American Ballet Theatre
'Black Tuesday', 'Manon (Act I PdD)', 'Don Quixote (Act 3 PdD)' and 'Thirteen Diversions'
by Carmel Morgan
January 31, 2012-- Opera House, JFK Center for the Performing Arts, Washington, DC
This year’s American Ballet Theatre (ABT) mixed repertoire program at the Kennedy Center debuted at the end of January, during the week prior to the annual Super Bowl. And, like some Super Bowls in years past, the performance provided a handful of thrills and even a wardrobe malfunction. The evening started with Paul Taylor’s “Black Tuesday,” a work that premiered at the Kennedy Center in 2001 (not 2011 as was misprinted in the program). More than a decade later, “Black Tuesday” perhaps resonates more strongly with audiences given the country’s present economic woes. Taylor’s ballet is set to the music of the Great Depression. The mood fluctuated according to the accompanying songs. The backdrop changed, too, from grimy bridge girdings under which dancers, in raggedy costumes, jazzily kicked up their heels, to an evening city skyline full of pinprick stars upon which to make a wish. “Black Tuesday” was tinged with suffering – Jared Matthews, dealing with desperate poverty, in a section titled “Brother, Can You Spare a Dime?” and the almost translucently thin Misty Copeland, likewise shrinking with sorrow, in “The Boulevard of Broken Dreams.” However, it also showed spunk – Nicola Curry, with her humorous yet poignant pregnant belly, strutting about in “Sittin’ on a Rubbish Can” and Gemma Bond, in cap and suspenders, adorably boasting of her triumphs in“(I Went Hunting) and the Big Bad Wolf Was Dead.”
Sandwiched in the middle of the program were two pas de deux. First, the utterly lovely Act I pas de deux from “Manon,” with Julie Kent and Marcelo Gomes. How I wanted to see more! Kent and Gomes are such beautiful performers, and in this duet they certainly delivered. One reveled in their smooches and sweat. They maintained their heightened emotions while striking perfect positions.
The pas de deux from Act III of “Don Quixote” was less successful. A dark strip from around Xiomara Reyes’s tulip red tutu came loose and hung in a distracting loop far beneath the skirt’s hem. I had fun imagining the rescue team that fixed the issue offstage (needle and thread or tape or a safety pin?). Meanwhile, Herman Cornejo came to life in his solo portions. He bounded and flew, his longish hair bouncing.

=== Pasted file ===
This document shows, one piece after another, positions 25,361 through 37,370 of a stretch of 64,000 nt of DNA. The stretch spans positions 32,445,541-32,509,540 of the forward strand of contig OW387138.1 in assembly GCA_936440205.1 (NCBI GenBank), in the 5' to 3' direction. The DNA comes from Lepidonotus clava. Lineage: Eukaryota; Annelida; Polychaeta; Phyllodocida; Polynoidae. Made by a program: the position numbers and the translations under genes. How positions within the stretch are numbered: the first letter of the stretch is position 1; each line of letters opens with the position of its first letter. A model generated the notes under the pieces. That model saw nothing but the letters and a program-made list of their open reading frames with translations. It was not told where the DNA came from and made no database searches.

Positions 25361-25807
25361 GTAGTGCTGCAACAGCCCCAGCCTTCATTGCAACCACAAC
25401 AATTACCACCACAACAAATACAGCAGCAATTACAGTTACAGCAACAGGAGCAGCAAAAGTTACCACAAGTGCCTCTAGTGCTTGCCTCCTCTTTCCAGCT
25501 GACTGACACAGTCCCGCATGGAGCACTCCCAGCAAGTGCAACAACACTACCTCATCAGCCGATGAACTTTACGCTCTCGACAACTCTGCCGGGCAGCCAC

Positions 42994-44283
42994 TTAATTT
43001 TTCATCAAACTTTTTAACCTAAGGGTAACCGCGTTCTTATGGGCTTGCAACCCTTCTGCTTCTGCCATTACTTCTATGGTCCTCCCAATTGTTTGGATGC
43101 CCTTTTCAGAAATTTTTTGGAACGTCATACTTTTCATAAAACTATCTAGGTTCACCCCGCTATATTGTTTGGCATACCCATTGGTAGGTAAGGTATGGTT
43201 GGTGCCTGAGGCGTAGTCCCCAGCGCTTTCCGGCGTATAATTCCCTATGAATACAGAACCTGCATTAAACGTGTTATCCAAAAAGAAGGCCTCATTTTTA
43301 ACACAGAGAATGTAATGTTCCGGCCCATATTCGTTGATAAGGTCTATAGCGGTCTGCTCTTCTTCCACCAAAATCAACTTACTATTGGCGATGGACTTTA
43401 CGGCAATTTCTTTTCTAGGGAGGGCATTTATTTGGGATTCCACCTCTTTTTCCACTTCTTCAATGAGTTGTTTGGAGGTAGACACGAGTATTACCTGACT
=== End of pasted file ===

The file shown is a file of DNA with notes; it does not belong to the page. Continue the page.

Closing the evening was a recent Christopher Wheeldon work, “Thirteen Diversions.” (The program notes correctly reflected that this premiered in 2011). I found “Thirteen Diversions” disappointing and slow, but a fellow ballet patron commented that this work was her favorite of the night. To Benjamin Britten’s “Diversions for Piano and Orchestra,” played by Barbara Bilach, the dancers moved rather coldy and mechanically. Bob Crowley costumed them in silvery gray and also in black, with deep Vs in the front like a suit coat. The women had skirts with a satiny bright strip of color (pink, purple, yellow) underneath. The lighting, by Brad Fields, formed shapes and angles and prismatic stripes. I did appreciate a repeated, interesting element of the choreography in which one dancer purposely danced directly in front of another. Or sometimes a pair of dancers stood back to back. In either case, they moved as a unit. One dancer with arms down to her side had outstretched arms supplied by the dancer behind her. Yet there were times when it was clear the dancers were meant to keep their bodies more tightly together so that light wouldn’t seep through gaps between them.
If this performance were the Super Bowl, it wouldn’t amount to a terribly memorable game. And the winners would be Kent and Gomes, whose flawless dancing in the excerpt from “Manon” topped the rest. If it had taken place in a football stadium, I’d have let out a big whoop when they finished their pas de deux!
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